Many of the careers today’s students will hold don’t exist yet. The STEM movement aims to reinforce mathematical and scientific skills students need to be successful in today’s job market. According to a study from the Brookings Metropolitan Policy Program, 20 percent of all U.S. jobs require a high level of knowledge in the STEM field.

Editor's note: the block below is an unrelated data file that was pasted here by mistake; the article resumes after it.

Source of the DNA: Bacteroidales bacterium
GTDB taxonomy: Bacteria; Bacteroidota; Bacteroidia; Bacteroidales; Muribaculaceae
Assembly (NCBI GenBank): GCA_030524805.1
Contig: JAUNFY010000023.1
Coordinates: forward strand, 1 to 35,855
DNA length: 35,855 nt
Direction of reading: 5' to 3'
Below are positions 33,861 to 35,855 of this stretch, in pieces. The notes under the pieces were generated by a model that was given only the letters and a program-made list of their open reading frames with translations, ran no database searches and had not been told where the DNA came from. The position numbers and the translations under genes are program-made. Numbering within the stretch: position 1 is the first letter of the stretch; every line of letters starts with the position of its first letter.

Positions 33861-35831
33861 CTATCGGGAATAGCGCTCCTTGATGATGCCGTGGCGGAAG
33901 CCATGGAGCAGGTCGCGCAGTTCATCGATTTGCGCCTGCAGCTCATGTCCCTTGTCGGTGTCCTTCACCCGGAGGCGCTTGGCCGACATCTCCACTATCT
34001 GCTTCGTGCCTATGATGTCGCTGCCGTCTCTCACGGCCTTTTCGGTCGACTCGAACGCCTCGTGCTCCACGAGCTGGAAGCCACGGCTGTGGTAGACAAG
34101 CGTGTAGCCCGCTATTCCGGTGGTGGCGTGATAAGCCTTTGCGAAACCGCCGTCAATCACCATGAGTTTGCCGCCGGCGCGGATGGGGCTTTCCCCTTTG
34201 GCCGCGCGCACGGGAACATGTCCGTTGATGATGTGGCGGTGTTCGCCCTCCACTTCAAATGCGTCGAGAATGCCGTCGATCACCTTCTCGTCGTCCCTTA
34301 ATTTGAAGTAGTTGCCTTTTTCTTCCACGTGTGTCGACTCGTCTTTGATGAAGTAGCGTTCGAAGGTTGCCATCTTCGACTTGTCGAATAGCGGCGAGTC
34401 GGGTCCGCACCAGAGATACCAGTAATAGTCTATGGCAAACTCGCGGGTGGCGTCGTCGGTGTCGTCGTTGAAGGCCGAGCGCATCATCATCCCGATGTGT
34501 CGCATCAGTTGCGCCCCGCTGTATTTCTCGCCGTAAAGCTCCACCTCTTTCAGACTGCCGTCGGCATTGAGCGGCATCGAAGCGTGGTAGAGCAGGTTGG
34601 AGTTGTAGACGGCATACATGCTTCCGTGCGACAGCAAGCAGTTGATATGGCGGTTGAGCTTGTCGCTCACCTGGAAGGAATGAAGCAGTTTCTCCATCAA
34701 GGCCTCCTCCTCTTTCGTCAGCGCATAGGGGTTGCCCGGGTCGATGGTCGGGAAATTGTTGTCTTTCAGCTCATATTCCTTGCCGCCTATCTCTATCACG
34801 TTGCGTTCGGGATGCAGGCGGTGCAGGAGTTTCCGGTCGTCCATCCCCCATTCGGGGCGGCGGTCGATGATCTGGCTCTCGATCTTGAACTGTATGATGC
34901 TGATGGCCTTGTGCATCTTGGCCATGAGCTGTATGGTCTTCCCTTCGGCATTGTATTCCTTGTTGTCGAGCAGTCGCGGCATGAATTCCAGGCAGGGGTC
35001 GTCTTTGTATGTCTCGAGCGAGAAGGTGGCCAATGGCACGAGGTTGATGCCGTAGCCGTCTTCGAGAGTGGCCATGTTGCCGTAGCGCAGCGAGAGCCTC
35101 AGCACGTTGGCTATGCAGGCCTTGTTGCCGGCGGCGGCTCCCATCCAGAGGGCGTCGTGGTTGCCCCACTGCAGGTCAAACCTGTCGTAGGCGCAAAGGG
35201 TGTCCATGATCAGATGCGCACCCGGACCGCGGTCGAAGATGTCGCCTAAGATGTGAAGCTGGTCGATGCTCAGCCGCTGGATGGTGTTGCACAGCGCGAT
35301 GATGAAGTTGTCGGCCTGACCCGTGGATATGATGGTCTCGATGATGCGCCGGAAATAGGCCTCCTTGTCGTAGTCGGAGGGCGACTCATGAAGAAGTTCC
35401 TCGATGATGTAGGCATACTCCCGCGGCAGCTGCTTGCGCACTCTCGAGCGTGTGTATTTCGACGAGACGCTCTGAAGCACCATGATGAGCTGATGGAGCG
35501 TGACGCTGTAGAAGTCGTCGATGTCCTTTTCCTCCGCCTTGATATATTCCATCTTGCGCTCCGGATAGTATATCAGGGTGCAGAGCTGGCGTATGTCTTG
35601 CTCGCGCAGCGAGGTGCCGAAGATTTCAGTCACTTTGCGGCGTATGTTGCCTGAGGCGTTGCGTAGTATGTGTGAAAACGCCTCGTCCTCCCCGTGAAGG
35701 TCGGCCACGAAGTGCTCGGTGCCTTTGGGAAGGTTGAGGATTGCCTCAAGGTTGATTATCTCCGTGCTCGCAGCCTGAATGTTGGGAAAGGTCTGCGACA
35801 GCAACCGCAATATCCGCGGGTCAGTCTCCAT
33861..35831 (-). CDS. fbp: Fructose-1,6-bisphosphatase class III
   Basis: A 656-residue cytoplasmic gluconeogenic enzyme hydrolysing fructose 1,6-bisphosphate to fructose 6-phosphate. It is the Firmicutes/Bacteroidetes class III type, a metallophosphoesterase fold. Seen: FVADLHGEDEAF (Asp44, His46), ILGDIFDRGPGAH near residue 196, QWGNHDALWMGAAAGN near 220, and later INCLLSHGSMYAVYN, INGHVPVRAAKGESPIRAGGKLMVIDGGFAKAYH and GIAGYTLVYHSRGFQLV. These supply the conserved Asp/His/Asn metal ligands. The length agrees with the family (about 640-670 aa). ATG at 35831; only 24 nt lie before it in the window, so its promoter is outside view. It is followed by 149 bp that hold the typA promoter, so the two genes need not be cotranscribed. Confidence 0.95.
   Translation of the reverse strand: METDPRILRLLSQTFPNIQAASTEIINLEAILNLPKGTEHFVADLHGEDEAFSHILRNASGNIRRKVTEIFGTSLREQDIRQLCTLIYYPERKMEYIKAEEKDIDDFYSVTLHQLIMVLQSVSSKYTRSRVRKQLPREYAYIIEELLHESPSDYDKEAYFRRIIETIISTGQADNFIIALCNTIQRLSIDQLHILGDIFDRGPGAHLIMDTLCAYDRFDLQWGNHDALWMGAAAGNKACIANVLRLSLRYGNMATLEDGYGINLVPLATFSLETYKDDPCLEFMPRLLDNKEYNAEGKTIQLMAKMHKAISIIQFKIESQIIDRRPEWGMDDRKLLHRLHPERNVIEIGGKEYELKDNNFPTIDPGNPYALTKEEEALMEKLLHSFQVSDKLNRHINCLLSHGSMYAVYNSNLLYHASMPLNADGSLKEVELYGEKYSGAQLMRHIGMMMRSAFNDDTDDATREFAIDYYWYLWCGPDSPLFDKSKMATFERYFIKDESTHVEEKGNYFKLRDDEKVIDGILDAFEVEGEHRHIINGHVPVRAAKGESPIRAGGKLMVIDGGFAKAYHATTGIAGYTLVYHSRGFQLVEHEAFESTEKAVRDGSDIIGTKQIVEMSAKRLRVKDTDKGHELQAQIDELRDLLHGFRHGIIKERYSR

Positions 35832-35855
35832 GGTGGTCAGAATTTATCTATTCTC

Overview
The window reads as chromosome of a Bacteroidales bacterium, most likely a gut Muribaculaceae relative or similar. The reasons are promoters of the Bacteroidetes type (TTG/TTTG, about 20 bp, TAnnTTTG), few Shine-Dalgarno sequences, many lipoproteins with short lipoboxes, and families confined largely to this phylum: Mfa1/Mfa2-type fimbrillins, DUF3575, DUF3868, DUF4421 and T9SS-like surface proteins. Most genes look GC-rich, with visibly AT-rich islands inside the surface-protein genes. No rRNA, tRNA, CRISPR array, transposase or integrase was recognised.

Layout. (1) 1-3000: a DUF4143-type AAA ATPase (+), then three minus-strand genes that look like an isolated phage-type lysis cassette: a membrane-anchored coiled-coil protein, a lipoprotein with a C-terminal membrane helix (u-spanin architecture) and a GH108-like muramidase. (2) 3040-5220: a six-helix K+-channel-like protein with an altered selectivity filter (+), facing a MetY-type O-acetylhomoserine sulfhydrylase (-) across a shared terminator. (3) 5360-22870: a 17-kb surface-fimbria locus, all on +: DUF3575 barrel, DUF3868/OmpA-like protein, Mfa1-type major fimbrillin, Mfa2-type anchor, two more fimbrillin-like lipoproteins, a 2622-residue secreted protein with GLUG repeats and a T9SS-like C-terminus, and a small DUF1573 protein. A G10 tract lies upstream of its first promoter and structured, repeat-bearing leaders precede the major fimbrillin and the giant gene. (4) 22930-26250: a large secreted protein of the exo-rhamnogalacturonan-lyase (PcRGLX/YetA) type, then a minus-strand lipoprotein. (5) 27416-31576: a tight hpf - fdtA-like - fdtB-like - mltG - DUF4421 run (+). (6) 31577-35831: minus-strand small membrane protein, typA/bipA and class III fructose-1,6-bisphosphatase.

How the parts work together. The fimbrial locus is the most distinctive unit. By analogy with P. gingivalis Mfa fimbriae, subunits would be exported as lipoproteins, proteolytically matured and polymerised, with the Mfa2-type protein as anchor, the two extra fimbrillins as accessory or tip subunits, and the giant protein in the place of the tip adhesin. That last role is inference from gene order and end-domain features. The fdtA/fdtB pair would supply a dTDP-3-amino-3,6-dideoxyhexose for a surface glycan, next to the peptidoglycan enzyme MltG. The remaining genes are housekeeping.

This link from Education Week breaks down exactly what STEM means (Science, Technology, Engineering, Math), and provides six characteristics of a great STEM lesson.
Here are (my favorites!) two of the six characteristics to keep in mind when planning a STEM lesson:
●STEM lessons focus on real-world issues and problems.
●STEM lessons immerse students in hands-on inquiry and open-ended exploration.